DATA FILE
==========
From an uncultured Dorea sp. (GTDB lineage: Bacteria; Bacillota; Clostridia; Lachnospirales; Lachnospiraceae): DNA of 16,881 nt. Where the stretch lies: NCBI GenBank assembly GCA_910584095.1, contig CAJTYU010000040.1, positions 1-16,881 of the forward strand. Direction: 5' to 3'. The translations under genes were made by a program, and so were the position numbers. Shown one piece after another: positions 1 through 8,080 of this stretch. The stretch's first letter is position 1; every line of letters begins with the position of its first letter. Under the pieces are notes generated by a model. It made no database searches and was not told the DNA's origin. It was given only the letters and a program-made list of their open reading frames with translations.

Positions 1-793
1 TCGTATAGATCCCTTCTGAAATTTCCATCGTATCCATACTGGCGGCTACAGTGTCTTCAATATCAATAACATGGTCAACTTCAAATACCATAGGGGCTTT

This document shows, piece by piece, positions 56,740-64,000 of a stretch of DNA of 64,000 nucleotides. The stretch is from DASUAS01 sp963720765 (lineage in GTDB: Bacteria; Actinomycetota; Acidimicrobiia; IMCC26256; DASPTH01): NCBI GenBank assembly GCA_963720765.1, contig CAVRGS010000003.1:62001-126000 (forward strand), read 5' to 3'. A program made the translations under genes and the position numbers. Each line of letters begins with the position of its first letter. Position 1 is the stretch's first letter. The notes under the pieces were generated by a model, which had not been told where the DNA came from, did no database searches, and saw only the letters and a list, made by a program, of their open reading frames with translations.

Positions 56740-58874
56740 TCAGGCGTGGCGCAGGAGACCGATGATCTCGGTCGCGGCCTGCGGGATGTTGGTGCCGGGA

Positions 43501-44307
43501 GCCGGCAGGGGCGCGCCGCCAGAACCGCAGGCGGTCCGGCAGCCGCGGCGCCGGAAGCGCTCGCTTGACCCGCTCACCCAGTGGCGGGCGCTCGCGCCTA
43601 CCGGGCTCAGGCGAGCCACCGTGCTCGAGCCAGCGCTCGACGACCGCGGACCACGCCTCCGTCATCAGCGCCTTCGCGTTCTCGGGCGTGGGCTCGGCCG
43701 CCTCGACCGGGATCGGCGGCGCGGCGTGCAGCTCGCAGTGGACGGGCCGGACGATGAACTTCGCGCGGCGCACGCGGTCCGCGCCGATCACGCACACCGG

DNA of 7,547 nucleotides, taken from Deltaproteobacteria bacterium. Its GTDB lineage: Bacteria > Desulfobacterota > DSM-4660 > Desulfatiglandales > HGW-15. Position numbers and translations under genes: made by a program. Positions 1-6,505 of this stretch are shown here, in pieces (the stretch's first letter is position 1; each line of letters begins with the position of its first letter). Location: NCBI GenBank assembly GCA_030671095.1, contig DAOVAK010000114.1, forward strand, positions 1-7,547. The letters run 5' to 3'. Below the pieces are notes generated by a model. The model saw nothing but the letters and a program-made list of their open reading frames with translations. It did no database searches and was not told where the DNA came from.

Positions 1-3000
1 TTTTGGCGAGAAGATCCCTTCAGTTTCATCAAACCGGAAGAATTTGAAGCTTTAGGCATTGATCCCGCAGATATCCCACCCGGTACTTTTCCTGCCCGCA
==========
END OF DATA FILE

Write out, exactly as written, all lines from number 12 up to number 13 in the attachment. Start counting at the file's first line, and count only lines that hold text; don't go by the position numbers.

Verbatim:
Positions 1-3000
1 TTTTGGCGAGAAGATCCCTTCAGTTTCATCAAACCGGAAGAATTTGAAGCTTTAGGCATTGATCCCGCAGATATCCCACCCGGTACTTTTCCTGCCCGCA